Banks, insurers, wallets, online shopping, retail, and hospitality chains do this well. Offers and rewards are tailored to individual choices and behaviours. With multiple service providers, the consumer continues to remain a stranger and a “one-off account” to many of them.
Whether an individual or an institution, working with multiple service providers can be cumbersome over the long run. The time consumed to manage all aspects of the relationship can be better utilised.
Choosing the option to rely on one experienced provider makes things smoother and more seamless. This is the reason services like banks, telecom, internet providers, and durable manufacturers offer bulk discounts, at-home services, and billing waivers, as economies of scale kick in with a larger number buyers.
When one relies on one reputed provider they enjoy perks like swifter and more direct communication, easier management of administrative activities, and multifaceted savings with regard to time, effort and costs.
The power of affinity
When consumers choose to rely on a single trusted service provider, it not only gives them the advantage of familiarity, but it also enables greater affinity.
Increased affinity gives the consumer more access to next-generation offerings for present and future consumption choices. A good example would be retail and technology service providers who do preview sales and beta group testing for select users. This gives consumers a peek into the future and at the same time, it allows the service providers to take their feedback seriously on what needs to improve before the product or service is launched. Providers will also value the relationship, and more often than not, even reward such consumers with offers on bundled services.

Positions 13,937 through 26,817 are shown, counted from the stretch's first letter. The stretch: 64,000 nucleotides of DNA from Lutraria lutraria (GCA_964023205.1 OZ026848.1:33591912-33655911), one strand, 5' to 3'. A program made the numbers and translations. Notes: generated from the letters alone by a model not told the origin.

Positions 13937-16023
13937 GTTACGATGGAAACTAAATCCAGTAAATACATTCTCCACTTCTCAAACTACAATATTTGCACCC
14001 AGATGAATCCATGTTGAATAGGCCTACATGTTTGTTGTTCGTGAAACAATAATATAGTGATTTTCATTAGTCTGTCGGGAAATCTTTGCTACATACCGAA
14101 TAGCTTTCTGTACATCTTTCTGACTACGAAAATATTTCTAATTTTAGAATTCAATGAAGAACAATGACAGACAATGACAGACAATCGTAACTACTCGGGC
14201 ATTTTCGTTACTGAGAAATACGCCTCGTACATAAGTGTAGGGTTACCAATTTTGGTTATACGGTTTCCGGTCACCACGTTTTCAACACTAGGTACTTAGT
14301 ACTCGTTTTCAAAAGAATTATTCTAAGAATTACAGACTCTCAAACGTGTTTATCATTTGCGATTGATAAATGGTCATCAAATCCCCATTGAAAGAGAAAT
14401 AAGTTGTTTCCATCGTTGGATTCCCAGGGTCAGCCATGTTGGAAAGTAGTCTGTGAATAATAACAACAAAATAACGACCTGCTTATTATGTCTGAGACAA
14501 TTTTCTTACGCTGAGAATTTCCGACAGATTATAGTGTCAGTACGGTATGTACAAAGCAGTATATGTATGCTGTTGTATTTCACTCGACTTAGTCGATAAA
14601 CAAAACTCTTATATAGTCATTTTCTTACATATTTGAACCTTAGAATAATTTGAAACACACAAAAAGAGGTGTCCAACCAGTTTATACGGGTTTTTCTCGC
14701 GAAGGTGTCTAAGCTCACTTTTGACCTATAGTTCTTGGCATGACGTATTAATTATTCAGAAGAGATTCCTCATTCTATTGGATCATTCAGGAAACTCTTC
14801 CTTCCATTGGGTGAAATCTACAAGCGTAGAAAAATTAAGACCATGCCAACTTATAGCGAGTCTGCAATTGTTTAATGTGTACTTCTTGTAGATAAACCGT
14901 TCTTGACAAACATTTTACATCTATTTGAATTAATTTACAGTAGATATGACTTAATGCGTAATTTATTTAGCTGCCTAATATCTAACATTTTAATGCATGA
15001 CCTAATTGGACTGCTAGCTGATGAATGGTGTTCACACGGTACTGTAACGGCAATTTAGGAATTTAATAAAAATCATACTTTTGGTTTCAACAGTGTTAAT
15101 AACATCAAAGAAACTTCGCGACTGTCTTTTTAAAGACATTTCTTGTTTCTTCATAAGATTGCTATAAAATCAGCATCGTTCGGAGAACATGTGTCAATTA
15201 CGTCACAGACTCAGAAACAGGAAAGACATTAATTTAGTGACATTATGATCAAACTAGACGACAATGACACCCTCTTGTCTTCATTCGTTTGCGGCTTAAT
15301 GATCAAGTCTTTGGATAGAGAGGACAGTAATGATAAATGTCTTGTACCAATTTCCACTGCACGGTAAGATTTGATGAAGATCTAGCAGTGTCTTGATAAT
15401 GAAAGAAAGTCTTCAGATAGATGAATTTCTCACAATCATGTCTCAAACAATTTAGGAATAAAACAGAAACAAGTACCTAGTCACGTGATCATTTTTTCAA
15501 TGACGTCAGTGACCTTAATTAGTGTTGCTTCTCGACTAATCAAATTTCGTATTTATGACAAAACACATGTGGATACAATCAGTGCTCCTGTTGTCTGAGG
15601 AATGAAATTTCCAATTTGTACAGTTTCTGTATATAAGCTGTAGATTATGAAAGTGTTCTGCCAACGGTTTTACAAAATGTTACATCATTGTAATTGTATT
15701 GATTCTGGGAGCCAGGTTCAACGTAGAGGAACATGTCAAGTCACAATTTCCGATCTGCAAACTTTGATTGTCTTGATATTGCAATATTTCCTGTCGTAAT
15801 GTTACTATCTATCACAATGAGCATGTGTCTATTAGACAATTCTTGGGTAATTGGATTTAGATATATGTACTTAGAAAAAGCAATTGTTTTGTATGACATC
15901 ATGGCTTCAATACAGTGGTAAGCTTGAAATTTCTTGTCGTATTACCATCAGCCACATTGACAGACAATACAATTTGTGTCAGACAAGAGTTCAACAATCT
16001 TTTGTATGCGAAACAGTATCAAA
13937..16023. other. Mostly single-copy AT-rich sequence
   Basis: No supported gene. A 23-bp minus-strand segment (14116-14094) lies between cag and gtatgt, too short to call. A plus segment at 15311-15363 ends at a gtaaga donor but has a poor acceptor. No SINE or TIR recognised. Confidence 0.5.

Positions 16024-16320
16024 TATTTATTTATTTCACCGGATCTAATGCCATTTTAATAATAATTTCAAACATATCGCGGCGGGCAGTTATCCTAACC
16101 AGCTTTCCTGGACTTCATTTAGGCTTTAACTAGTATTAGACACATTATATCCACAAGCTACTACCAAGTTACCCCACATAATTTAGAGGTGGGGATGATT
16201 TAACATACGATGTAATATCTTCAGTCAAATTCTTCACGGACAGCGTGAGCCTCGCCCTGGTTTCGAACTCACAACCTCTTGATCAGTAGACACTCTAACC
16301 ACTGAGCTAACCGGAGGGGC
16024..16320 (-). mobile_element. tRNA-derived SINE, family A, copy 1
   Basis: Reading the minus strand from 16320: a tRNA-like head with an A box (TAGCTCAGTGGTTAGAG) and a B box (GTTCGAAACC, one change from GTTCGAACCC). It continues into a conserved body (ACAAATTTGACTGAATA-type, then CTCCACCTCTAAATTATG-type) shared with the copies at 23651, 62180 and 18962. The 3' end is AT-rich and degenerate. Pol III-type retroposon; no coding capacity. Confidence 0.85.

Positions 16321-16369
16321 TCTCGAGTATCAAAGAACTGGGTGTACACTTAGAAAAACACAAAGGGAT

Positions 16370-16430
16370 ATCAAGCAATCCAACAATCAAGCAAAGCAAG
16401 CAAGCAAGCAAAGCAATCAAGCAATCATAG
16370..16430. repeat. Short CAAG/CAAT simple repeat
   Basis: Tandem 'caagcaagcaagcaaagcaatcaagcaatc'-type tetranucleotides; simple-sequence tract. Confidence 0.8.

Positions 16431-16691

Higher quality of products, services and future investments
A combination of sustainable, user-orientated offerings implies that the service provider is willing to direct more resources towards improving products, services, processes and their quality of people, so they are in tune with the needs of the end user. A great example in this case would be large hospitality and retail chains, which are constantly offering newer designs, menus, and services, as consumers are more exposed to global experiences and practices.
Service providers who are financially stronger and well-reputed tend to make decisions in favour of their loyalists, as they have the liberty to sometimes function outside the documented processes. This translates to better customer support and a constantly upgraded portfolio of benefits, ultimately paying off for the long-term consumer of these offerings.
Smart consumers will continue to choose repute and quality over mere marketing and promises. To remain on the consumers’ radar, service providers must up their game, improve the quality, affordability and sustainability of their products and services and focus on building lasting relationships with consumers. Those who are quick to adapt to evolving customer expectations will emerge the winners in the next normal.
(By Kayzad Hiramanek, Chief-Operations & Customer Experience, Bajaj Allianz Life)